(I started this a few days ago, I’m going to finish it now.)
I was watching a video by Ramit Sethi over dinner earlier. I can’t remember when I first encountered Ramit, but I remember that when I did, I thought he seemed a little sleazy and unlikeable. I think it was probably something to do with the title “I Will Teach You To Be Rich”, which seemed presumptuous and bullshitty. But over time, the more I’ve encountered him, the more I’ve found that he has a pretty compelling style and approach to things. I particularly like the way he constantly asks questions on Twitter.
Anyway – the takeaway I was getting from reading his material and watching a couple of his videos (I don’t know if this is the main thing he was trying to communicate, but it was what was already on my mind) was the title of this post – which is that if you’re not beating a fear, you’re hiding from it. I’m thinking now about some other person’s point about how, if you simplify greatly, there are only two emotions – fear and love – and everything else is just derivative of that. It kind of makes sense. Love is tied with gratitude, fear is tied with anxiety and paranoia and what-have-you. I’m thinking now also about Chris Hadfield’s TED talk, which opened with “what is the scariest thing you’ve ever done”. He talked about how a person might overcome their fear of spiders by first doing the research and then deliberately walking through spider webs, deliberately handling spiders, and how that would then allow them to function in nature more comfortably. Fears, he pointed out, are often irrational and hold us back from living a fuller and more complete life.
Now I find myself thinking about this video I saw of this lady trying to confront a different fear each day for a 100 days (or something like that). And I remember how heartening it was to watch, how quickly we root for somebody who’s doing something like that. Now I’m thinking of the TV show Fear Factor, and how that was so compelling to watch. Those fears were very physical and concrete – fear of creepy crawlies, fear of gross food, fear of heights, and so on. But I think the real Fear Factor that we all live every day is far more insidious. Fear of being forgotten. Fear of failure. Fear of being ostracized, mocked, laughed at, cast out. Fear of disappointing others. Fear of guilt and shame. Fear of not measuring up, not being good enough, not being worthy of love and affection. All of these things sound a little silly and superficial when you write them down in a text editor while you’re lying in bed on a saturday night, but the reality of it is so insidious. What is stopping me from living a better life? What is stopping me from turning my life into a canvas that I then paint with all sorts of beautiful, interesting and exciting things? Fear! Fear is the primary thing holding me back. It’s easy to write it up as all sorts of technical things – I don’t know this, I don’t know that, I’m too tired, I’m too broke, I have too many commitments… but at the heart of it is always fear. And fear has to be faced head on. You have to introduce yourself to your fears. You have to say YES, hello, I am afraid of you, but I am going to face you anyway, and I am going to win.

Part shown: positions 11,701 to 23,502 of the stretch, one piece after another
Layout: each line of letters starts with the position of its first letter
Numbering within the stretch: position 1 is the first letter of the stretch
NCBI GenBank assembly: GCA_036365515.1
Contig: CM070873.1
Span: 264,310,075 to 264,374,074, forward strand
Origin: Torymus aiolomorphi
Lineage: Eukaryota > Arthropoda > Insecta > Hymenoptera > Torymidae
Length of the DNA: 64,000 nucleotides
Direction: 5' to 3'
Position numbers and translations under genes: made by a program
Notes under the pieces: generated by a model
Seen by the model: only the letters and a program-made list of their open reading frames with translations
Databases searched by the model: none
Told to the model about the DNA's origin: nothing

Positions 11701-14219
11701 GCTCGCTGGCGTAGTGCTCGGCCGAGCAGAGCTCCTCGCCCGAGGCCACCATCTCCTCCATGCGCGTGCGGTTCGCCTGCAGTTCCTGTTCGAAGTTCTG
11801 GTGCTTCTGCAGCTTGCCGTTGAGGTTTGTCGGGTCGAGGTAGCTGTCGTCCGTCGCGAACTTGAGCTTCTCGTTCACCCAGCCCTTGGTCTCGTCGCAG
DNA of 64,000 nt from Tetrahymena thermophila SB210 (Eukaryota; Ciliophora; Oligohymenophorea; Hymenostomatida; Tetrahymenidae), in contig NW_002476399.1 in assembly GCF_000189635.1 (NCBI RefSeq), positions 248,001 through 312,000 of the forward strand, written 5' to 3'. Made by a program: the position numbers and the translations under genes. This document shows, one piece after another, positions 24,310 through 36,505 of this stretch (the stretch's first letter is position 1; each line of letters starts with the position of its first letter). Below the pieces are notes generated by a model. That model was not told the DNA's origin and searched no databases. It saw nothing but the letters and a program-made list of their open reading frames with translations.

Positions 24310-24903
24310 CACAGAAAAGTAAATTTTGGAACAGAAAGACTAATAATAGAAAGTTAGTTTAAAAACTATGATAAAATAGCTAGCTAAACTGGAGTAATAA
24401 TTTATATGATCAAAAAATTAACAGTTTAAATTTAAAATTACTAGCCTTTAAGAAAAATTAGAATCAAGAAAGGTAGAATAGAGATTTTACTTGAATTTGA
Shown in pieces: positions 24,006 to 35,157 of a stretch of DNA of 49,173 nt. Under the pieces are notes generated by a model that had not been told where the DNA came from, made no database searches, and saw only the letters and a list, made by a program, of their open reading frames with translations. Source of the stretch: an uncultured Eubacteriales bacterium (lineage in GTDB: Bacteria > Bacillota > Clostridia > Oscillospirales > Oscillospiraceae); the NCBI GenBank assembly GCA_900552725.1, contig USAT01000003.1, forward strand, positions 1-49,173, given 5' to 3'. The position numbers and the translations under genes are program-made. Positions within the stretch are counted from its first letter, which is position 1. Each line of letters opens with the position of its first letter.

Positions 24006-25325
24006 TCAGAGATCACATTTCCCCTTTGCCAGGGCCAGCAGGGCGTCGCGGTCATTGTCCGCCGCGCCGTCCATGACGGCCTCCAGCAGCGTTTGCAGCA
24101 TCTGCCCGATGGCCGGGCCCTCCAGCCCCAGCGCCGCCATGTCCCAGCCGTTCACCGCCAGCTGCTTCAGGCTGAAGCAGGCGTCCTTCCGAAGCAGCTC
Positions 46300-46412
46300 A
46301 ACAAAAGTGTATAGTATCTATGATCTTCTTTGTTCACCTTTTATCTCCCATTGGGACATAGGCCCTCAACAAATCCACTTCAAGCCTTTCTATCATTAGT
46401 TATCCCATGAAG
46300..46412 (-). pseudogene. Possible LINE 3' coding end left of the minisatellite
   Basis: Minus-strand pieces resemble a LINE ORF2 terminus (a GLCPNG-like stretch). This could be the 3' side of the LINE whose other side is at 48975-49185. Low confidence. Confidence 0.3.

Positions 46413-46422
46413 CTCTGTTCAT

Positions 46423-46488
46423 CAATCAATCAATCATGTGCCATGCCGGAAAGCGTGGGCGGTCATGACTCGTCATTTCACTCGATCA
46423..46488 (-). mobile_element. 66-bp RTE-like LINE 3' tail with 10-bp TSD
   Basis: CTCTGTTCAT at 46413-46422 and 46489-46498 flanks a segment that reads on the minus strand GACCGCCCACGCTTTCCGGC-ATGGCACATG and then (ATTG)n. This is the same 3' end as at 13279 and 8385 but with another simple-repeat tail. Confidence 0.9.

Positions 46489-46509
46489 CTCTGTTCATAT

A life where we run away from our fears is not very interesting. It’s not very compelling. It’s quite sad. We turn to cigarettes and alcohol and distractions and video games because we are afraid. I mean, those are not all necessarily horrible coping mechanisms – a little bit is always nice from time to time – but if you’re honest with yourself and you take the time to really breathe, meditate, pay attention to yourself and your life, it should be clear what you’re afraid of.
When I say you I’m talking to myself, of course. I can’t speak on behalf of anybody else. I’ve encountered some people in my life who seem pretty fearless. Or they’re really good at managing their fears. Chris Hadfield is an obvious one. Malala Yousafzai comes across as incredibly fearless.
It’s interesting also to think about the fear profiles of other people in your life who might have made your own life difficult. Think about what your parents, your spouse, your in-laws are afraid of. What are your friends afraid of? Surely everybody is living in some kind of fear. The great fear of course is death, the inevitable unknown. Sometimes I almost think that I look forward to death, because it’ll allow me to say “You know what, fuck this shit, none of this shit matters, none of it ever did, it was all one big joke, one big laugh, the universe entertaining itself” – and as I write this I find myself wanting to say “I wouldn’t recommend it tbqh”, but I can’t stand by that thought. Well, I don’t know what the alternatives are. Perhaps there’s a parallel universe out there that’s way more amazing than this one. We’ll never know. What I do know is that the current life I’m living is definitely shaped by my fears, and that is not something that I enjoy.
As I was getting to this point I wanted to remind myself to think about childhood fears. And young-man fears. I remember being afraid of my parents. Being afraid of school. Being afraid of looking bad in the eyes of my peers, being afraid of losing friends. I distinctly remember being afraid that I wouldn’t be able to get a job that I liked, that I was going to be stuck in some shitty dead-end job and turn into some rambling old man that nobody liked. I remember being afraid of food, being afraid to cook, being afraid to do squats with heavy weights, being afraid to run. All of those things are fears that I can face and conquer. And I think maybe if big, audacious goals might be a form of escapism, then a small but potent goal is this: to face my fears one at a time, and conquer them decisively like a boss.